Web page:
Harbor Seal Rescued by SeaWorld® Undergoes Eye Surgery


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A Pacific harbor seal recently rescued by SeaWorld® San Diego underwent cataract removal surgery Wednesday (Aug. 1, 2012) at Eye Care for Animals in Tustin, Calif.  SeaWorld veterinarians and animal rescue team hope the surgery will restore her eyesight enough so that she can forage for food on her own and eventually be returned to the wild.

The young harbor seal (estimated to be four months old) was rescued by SeaWorld on South Mission Beach on June 13 after she was found dehydrated and malnourished.  During an initial exam, SeaWorld’s animal rescue team noticed cataracts in both eyes and later determined that she was functionally blind and could not catch fish.  At the time of her stranding, she was about 30 percent underweight, presumably because her lack of vision prevented her from foraging for food. 

SeaWorld veterinarian Dr. Hendrik Nollens consulted with a veterinary ophthalmologist, who confirmed her diagnosis and agreed to perform the surgery.  Dr. Doug Esson, Diplomate of the American College of Veterinary Ophthalmologists, removed the cataracts at the Eye Care for Animals facility. Cataract surgery has only sporadically been performed in seals, and in this case several particularly cutting edge techniques as well as state-of-the-art equipment were employed.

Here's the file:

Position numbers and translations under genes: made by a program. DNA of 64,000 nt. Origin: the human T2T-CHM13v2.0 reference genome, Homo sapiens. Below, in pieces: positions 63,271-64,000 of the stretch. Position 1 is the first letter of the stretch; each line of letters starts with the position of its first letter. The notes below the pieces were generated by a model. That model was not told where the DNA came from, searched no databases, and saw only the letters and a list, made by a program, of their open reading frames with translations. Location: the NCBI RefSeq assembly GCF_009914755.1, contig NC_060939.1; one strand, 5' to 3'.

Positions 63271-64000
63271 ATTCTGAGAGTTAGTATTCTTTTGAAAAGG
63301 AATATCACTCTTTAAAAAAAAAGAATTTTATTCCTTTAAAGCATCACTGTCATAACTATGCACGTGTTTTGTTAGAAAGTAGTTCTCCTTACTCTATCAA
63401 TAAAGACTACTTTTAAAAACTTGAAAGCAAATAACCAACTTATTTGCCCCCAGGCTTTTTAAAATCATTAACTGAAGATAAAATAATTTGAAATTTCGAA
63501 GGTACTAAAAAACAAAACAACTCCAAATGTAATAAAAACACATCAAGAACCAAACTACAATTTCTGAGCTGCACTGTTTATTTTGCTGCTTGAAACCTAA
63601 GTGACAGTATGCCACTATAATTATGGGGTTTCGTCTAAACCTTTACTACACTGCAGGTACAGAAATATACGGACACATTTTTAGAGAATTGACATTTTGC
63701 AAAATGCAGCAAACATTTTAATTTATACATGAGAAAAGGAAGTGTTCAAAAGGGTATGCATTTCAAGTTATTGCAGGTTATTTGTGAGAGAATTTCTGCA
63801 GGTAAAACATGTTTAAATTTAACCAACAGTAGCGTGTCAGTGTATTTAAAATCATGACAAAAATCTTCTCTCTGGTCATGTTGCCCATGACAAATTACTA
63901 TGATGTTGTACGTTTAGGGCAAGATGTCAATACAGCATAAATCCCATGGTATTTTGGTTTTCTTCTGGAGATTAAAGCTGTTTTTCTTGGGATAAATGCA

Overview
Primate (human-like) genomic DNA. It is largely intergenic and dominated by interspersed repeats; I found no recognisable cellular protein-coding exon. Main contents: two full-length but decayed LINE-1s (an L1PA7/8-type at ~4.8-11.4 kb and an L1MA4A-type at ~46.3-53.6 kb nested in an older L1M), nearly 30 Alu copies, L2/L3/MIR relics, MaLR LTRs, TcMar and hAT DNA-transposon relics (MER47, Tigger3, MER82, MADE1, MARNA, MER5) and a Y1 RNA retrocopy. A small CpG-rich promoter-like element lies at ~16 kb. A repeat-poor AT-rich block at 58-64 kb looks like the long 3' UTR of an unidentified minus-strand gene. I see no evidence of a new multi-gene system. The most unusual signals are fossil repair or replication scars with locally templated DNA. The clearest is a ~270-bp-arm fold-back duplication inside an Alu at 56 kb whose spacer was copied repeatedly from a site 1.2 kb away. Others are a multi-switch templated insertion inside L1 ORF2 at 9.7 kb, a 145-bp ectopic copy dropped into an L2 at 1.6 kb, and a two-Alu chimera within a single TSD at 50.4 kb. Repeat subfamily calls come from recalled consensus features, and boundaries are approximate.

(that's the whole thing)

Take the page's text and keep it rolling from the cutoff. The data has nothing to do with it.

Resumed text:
The surgery was successful and the harbor seal is recovering in the park’s animal care center.  SeaWorld’s animal care team is monitoring her closely, putting drops in her eyes, hand feeding her, and, for the first few days, keeping her out of the water until the incisions in her eyes have healed. If she gains sufficient eye sight to catch live fish, the seal is likely to be returned to the wild. 

The goal of SeaWorld’s Animal Rescue and Rehabilitation Program is to return medically treated and nursed-to-health rescued animals to the wild—giving them a second chance at life.  So far this year, SeaWorld has rescued 102 marine mammals.  On average, SeaWorld rescues and treats more than 300 marine mammals and birds each year.